Through an exploration of texted rhythmic and musical elements in God's Bits of Wood, The Suns of Independence, L'appel des arènes, Ti Jean L'horizon, Crossing the Mangrove, and Solibo Magnificent, this study has established a framework for considering transpoetic and transcultural phenomena in the space of the novel. As demonstrated in the analysis, Sembene, Kourouma, Sow Fall, Schwarz-Bart, Condé, and Chamoiseau masterfully employ a variety of lexical and stylistic strategies as a means of prominently incorporating the vibrant sonorities of melodies, polyphonies, cacophonies, and dissonances into the written frames of their novels. Through their salient representations of resonant rhythmic, musical, and otherwise noisy phenomena, these writers succeed not only in promoting local aesthetic values and cultural sensibilities, but also in opening spaces for autonomous identity configuration and appropriation that operate in between and beyond the limits of Western critical paradigms, perpetuating a necessary critical shift. Designated as zones for communication, innovation, negotiation, and exchange, the transpoetic transcultural spaces created by Sembene, Kourouma, Sow Fall, Schwarz-Bart, Condé, and Chamoiseau are filled with resonant possibilities. Transcending the limits of linguistic conventions, geographical borders, sociocultural norms, and aesthetic formats through integral incorporations of texted sounding phenomena, these writers prompt their readers-listeners to negotiate individual and collective dimensions of identity through the reading-listening experience of rhythms, musics, noises, and texts within multiple interacting biological, mechanical, musical, cultural, and literary systems.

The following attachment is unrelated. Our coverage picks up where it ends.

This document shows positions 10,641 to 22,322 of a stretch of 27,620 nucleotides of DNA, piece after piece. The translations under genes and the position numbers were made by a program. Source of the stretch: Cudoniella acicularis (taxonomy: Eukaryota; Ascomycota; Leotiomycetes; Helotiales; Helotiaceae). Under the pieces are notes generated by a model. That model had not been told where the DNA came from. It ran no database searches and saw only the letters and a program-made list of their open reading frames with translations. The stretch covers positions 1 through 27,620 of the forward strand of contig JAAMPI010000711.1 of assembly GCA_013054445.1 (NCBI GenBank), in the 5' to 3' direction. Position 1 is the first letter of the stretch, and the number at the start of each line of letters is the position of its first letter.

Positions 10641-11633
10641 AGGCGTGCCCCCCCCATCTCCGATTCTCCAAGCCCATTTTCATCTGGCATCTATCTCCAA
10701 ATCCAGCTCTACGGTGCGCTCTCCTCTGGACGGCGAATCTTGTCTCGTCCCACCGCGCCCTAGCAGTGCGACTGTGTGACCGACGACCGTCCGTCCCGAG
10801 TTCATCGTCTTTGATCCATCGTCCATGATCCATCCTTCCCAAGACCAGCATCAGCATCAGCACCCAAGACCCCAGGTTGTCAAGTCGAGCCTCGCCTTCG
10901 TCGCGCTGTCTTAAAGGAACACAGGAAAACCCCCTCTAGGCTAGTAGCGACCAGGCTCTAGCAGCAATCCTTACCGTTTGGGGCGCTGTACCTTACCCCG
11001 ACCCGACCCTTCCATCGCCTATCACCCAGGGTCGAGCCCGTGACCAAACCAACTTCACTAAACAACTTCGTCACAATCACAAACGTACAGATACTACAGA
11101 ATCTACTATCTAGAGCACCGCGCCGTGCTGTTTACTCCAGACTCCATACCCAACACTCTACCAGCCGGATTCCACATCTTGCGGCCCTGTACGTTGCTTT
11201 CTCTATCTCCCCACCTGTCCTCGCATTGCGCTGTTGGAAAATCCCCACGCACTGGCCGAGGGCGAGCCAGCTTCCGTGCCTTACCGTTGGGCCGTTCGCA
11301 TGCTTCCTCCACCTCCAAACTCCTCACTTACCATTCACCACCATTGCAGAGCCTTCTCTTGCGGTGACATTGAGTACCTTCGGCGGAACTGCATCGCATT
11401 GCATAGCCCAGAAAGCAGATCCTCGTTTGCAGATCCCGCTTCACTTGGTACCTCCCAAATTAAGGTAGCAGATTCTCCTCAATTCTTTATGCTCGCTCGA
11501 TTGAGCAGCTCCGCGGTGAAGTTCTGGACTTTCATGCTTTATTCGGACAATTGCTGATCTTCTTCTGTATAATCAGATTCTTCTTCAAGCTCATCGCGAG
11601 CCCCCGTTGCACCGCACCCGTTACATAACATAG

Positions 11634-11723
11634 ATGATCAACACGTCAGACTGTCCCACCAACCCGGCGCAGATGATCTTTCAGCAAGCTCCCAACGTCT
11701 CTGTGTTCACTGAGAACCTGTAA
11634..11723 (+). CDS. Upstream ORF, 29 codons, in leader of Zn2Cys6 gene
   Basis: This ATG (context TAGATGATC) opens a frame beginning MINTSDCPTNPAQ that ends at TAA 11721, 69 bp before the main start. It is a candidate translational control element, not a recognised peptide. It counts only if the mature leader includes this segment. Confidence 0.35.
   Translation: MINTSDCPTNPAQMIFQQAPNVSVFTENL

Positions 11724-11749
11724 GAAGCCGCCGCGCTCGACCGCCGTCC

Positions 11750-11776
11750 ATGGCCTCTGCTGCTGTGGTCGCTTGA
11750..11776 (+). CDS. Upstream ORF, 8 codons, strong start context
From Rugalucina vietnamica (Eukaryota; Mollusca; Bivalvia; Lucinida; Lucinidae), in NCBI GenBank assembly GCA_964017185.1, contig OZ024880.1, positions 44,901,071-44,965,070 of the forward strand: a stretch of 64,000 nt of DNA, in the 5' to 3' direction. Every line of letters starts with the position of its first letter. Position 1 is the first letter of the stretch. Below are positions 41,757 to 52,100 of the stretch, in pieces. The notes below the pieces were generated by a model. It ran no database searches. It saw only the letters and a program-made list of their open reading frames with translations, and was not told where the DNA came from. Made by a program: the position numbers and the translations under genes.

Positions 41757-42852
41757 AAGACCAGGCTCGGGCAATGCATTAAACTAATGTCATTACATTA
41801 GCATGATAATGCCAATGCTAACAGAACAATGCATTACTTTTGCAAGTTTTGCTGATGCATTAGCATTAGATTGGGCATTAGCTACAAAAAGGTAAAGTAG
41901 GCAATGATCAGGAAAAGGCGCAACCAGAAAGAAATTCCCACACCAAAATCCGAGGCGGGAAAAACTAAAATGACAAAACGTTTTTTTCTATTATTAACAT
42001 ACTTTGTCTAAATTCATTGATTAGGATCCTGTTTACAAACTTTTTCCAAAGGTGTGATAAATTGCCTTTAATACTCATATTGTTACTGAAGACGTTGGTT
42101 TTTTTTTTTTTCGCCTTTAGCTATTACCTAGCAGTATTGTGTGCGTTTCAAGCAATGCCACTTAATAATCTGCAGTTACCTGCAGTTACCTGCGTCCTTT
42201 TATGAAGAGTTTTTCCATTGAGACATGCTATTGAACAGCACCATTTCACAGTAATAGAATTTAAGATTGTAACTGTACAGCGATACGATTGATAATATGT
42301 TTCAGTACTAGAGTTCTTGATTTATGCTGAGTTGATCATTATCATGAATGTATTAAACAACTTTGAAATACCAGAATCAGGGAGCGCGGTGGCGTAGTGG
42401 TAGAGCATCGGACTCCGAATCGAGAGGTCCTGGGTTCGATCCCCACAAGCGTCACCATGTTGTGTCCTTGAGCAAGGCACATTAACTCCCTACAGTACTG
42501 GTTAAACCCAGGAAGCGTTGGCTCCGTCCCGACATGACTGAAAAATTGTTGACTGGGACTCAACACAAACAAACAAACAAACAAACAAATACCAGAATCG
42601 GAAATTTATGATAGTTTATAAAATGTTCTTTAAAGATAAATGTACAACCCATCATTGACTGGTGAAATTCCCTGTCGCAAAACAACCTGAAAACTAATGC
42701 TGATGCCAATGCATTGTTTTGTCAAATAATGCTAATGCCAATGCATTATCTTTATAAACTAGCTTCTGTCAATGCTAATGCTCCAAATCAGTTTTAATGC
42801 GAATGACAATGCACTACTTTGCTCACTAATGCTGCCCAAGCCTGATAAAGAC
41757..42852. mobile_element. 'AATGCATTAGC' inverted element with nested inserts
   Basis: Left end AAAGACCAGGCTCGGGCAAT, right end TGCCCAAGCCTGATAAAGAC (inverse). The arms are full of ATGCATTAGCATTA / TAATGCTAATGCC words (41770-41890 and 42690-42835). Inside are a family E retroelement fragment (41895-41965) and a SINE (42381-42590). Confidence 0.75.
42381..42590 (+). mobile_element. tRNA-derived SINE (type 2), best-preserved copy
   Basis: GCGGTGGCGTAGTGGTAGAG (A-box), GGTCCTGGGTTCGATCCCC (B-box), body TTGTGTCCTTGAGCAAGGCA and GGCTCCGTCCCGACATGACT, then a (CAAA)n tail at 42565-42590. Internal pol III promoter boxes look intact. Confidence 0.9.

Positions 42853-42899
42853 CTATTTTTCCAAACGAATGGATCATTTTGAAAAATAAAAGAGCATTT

This brings us back to the notion of “sounding off.” By texting the sounds of human voices and human bodies in accord and disaccord with the ordinary and extraordinary noises of nature, language, music, and machines, Sembene, Kourouma, Sow Fall, Schwarz-Bart, Condé, and Chamoiseau sound off as a means of evoking, invoking, and provoking reaction, reflection, negotiation, innovation, and response. Socially committed as artists, advocates, and activists, these writers incorporate resonant instrumental and vocal cues throughout their works, effectively creating vibrant texted soundscapes in which they explore complicated dimensions of social problems and identity politics. By translating, transcribing, and transposing the sonorities of local languages, songs, dances, and noisy quotidian phenomena in the frames of their respective texts, Sembene, Kouourma, Sow Fall, Schwarz-Bart, Condé, and Chamoiseau sound off as a means of challenging aesthetic, linguistic, political, socioeconomic, and cultural conventions and policies, among others, and of inspiring reaction, dialogue, education, and transformation among their readers/listeners in local and global communities. More importantly, however, they invite their readers/listeners to participate in the critical dialogue, to sound off in kind with their own noisy questions, acknowledgments, commentaries, texts, rhythms, and songs. I have done my part to respond to the call set forth by God's Bits of Wood, The Suns of Independence, L'appel des arenes, Ti Jean L'horizon, Crossing the Mangrove, and Solibo Magnificent by sounding off in my own way. Now, it's your turn to sound off in kind.